Thinking along the lines of a panel scriber ( I like this thought a lot better) A panel scribing guide could be made (if they don’t already make one) for a dremel and using a v groove bit ( this is in essence what Jon was attempting anyway).

Made the same way as a panel scriber

Where the dremel fits in a holder on an arm that then has a flat guide for ridingon the edge of a panel. I know they make such things for routers. I can imagine they are made for dremels. But then you could use a v groove bit and a dremel just setting the tool at each increment.

Again my thinking is for mas production not a one off building. This would be over kill for a few occasional panels. But I am thinking having sheet stock available. Doing several 1/4 sheets at a time.


they do make one. Only problem I can see with theirs is it would not do very wide stock.

edited because this was a dumb idea and way over thought.

As usual I am way overthinking and designing. I still think Bob’s panel scribe is the best goto tool for the job for most people and most applications. If someone wants to bang out a bunch of sheet stock then there is a much simpler way with the router and a V bit than what I was trying to do. Simply marking a board in the intervals of the grooves and then using a straight edge clamped at the marks and you simply run the router along the straight edge. Would work for doing board and batten the same way with a rabbit bit. And clapboard would be the same only you would have to have your router on an angle.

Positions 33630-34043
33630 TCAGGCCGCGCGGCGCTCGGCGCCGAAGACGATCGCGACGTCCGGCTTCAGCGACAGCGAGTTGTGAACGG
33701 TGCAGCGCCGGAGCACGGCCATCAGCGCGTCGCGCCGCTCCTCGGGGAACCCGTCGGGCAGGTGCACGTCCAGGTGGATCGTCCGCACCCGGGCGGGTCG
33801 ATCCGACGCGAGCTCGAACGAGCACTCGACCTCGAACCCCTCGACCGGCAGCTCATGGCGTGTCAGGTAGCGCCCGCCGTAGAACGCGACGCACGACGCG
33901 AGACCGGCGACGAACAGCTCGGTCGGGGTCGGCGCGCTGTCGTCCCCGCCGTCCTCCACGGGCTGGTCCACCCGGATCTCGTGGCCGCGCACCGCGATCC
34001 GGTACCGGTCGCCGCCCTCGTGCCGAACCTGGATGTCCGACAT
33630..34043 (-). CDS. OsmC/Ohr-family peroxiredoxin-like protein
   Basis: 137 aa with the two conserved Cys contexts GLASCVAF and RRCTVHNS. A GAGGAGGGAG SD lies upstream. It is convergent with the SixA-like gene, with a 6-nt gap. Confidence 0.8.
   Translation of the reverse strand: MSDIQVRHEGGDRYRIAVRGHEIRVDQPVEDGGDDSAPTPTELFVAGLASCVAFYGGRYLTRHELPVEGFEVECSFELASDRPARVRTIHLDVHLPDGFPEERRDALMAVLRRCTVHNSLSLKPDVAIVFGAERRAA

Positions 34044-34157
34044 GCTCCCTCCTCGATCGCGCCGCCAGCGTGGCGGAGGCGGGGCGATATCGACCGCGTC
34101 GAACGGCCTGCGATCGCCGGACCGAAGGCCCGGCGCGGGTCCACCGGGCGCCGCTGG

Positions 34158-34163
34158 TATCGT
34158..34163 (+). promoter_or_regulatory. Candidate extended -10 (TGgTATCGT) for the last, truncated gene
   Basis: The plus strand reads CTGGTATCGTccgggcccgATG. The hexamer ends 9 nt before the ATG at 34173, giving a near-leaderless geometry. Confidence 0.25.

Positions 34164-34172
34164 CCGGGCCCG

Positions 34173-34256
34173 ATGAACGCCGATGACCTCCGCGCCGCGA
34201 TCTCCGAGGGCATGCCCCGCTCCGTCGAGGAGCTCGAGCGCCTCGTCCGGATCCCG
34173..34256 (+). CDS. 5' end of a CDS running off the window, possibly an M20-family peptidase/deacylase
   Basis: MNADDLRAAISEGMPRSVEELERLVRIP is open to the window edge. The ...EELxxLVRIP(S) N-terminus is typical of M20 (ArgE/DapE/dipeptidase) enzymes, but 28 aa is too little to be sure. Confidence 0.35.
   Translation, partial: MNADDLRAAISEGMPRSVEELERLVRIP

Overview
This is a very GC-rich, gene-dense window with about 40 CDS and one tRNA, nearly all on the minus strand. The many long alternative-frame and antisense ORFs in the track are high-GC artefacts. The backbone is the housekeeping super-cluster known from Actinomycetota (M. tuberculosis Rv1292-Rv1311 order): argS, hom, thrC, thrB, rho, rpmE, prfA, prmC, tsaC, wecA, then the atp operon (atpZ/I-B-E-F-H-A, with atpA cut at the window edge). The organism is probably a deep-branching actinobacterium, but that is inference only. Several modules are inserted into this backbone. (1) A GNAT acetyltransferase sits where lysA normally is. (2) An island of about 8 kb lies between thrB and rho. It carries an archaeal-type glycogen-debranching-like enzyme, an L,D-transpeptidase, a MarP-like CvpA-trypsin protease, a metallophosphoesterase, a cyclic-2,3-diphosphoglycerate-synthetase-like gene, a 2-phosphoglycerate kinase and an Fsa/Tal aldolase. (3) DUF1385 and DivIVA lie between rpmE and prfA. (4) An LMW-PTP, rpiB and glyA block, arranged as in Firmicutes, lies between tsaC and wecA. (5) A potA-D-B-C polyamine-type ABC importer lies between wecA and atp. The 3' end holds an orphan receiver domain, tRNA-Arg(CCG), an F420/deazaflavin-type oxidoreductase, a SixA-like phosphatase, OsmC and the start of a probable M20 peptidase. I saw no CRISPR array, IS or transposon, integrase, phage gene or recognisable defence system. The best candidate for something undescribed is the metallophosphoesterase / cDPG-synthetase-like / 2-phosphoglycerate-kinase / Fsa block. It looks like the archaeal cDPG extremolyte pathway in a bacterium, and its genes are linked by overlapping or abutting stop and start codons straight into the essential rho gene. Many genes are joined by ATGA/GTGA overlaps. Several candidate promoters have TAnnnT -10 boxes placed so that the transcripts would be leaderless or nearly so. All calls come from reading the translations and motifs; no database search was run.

But all in all this would be very easy to do with just a router, straight edge, clamps, and some patience.

I had toyed with the idea of stacking Dremel saw blades and washers for spacers, on some kind of mandrel, being able to scribe 12" boards at a time. But never got beyond the thought experiment phase.


i just laser cut/etch the detail by placing a certain # of lines close together in the cad file and arraying the patern.

Al P.

If only i had a laser


Chuck didn’t have one.